Greer's discrimination complaint named two members in particular: Heather Zelevinsky and chair Judy Crosby. Both did not respond to calls for comment for this story. During the meeting, one parent, Prisnel Dominique, presented a letter with 27 signatures calling to reinstate the former superintendent and remove the four committee members who voted to end Greer's contract.

Crosby put on a smile and thanked each speaker. But the actions of Zelevinsky drew criticism from parents.

“Heather Z, you're knitting and it's hurtful," Dru Vernet said. "And I'm not sure if you realize it’s hurtful. You signaled that you probably do hear us, but you need to see us, because that's what the issue is: that we don't feel seen.”

Eventually, Crosby had Zelevinsky’s camera turned off.

“It's too disrespectful with the continued knitting. And we asked for it to stop. And I apologize," Crosby said. "But that's the approach we're going to take right now is we've turned off the video."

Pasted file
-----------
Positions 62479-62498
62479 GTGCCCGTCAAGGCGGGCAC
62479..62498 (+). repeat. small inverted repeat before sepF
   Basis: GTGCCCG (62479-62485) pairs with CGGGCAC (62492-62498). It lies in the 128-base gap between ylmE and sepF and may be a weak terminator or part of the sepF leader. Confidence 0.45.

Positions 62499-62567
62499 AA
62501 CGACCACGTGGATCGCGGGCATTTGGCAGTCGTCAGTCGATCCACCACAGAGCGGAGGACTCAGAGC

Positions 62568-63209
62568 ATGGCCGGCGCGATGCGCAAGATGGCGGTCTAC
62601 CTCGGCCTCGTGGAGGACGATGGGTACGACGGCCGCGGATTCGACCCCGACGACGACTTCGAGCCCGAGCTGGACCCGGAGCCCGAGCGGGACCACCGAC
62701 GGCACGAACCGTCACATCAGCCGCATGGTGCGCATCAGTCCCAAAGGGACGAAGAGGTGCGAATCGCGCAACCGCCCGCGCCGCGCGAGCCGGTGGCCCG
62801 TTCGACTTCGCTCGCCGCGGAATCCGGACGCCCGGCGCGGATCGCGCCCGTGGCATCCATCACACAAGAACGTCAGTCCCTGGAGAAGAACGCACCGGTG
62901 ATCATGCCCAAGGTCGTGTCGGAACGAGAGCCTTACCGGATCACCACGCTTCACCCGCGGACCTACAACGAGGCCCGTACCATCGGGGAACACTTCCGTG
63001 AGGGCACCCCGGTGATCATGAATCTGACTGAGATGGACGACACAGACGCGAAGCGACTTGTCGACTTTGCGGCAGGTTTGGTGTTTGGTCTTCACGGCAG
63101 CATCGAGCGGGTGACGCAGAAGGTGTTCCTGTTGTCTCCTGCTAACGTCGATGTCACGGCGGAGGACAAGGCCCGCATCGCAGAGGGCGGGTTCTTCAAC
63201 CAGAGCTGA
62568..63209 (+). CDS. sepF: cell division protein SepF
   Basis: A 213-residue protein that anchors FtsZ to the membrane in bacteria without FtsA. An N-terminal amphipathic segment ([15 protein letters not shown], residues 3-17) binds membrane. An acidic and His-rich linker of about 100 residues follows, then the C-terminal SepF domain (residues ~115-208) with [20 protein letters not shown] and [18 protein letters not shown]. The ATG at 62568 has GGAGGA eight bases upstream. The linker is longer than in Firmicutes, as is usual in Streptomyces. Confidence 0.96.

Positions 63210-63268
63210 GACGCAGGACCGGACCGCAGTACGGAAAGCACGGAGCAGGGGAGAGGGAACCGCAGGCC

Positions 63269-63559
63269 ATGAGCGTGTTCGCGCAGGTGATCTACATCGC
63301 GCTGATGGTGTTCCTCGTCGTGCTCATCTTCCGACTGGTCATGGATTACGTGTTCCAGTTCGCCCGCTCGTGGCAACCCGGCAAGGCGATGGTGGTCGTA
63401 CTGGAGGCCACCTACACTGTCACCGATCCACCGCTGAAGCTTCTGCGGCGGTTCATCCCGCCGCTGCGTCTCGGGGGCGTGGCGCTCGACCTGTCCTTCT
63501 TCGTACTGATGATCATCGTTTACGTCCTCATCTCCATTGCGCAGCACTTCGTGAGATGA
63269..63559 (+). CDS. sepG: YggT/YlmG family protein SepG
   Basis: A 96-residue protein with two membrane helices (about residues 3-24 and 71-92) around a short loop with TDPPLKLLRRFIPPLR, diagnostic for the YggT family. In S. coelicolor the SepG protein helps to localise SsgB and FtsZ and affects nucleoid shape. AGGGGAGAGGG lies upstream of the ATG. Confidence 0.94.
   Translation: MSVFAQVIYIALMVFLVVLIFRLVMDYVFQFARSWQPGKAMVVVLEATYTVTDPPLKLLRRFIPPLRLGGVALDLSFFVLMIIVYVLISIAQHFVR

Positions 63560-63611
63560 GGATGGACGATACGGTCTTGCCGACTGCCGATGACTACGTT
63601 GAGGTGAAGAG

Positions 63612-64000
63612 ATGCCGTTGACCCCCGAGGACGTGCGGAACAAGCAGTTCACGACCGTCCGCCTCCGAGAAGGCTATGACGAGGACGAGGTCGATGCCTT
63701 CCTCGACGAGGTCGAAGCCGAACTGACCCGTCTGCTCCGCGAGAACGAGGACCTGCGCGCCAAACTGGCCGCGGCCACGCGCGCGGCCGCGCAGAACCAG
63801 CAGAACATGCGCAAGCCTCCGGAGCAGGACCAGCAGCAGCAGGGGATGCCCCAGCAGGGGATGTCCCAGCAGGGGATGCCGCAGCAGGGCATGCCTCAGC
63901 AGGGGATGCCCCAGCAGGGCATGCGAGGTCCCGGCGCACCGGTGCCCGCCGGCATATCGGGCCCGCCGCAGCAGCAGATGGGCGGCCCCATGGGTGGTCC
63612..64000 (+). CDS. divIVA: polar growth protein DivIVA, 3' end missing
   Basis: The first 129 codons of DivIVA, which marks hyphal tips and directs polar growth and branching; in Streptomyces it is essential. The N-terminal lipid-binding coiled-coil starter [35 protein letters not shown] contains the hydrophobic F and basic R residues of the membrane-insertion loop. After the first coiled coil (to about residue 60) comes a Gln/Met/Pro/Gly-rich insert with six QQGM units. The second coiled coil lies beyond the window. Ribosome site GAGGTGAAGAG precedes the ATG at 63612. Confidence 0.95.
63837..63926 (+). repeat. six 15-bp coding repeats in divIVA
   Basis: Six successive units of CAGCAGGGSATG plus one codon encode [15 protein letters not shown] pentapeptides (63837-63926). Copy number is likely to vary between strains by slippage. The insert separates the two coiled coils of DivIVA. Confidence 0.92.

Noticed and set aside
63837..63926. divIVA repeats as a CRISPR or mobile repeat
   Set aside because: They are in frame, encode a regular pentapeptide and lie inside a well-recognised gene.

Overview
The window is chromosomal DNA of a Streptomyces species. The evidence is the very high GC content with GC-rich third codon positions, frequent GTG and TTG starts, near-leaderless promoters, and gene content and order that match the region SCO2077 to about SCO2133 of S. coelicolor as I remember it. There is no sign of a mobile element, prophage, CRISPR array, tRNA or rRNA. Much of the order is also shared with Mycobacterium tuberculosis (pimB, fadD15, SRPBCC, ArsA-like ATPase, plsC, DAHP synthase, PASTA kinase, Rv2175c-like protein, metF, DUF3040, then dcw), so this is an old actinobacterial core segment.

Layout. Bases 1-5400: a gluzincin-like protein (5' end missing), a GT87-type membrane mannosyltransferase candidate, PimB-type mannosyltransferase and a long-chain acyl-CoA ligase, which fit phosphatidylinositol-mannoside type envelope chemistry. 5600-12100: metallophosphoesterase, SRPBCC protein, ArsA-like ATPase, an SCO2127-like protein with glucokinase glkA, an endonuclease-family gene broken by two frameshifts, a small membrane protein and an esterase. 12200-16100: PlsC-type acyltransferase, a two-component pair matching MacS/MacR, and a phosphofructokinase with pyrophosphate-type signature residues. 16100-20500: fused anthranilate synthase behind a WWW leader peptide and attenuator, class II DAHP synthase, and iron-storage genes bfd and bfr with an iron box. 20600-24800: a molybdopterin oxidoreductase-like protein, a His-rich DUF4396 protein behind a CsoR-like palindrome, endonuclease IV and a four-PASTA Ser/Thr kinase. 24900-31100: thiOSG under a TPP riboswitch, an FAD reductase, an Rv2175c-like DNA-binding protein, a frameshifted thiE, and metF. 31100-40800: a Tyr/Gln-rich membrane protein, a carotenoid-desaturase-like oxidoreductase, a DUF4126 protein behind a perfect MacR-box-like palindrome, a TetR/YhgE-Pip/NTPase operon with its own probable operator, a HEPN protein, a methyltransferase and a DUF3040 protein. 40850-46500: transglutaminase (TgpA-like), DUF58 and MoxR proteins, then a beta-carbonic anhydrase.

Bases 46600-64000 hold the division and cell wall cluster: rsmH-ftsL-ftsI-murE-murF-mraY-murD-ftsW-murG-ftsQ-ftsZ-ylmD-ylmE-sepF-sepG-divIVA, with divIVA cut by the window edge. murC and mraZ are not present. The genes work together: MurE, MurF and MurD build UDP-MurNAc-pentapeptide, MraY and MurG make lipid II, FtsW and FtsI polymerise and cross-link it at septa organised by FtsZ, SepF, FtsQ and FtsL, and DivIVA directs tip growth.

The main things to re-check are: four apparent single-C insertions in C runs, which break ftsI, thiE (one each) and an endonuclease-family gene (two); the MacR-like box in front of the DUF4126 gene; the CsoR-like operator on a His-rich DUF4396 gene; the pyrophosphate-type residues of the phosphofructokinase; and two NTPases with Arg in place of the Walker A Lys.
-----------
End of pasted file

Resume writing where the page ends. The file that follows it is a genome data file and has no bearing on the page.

The incident was emblematic of a larger problem for several parents, like Teresa Harvey-Jackson, who said she has experienced racism throughout the 29 years she's lived in Sharon.

"I don't see how that changes if we have school committee members that can't even be respectful for a couple of hours to listen to concerns that people of color have in this community. It's outrageous."

Teresa Harvey-Jackson

"Our kids have learned how to deal with it, and they shouldn't have to," Harvey-Jackson said. "I don't see how that changes if we have school committee members that can't even be respectful for a couple of hours to listen to concerns that people of color have in this community. It's outrageous.”

A father who identified himself as Chinese said he didn’t feel represented by this meeting at all.

“I thought that color means every color: yellow, Black, white. Every color," he said. "But what I’m listening [to], it looks like it’s only — this meeting [is] becoming a white versus black.”

He said the community of Sharon needs to move on and come together. But Tonysha Taylor, a diversity and inclusion director and consultant, said the community can’t heal without trust.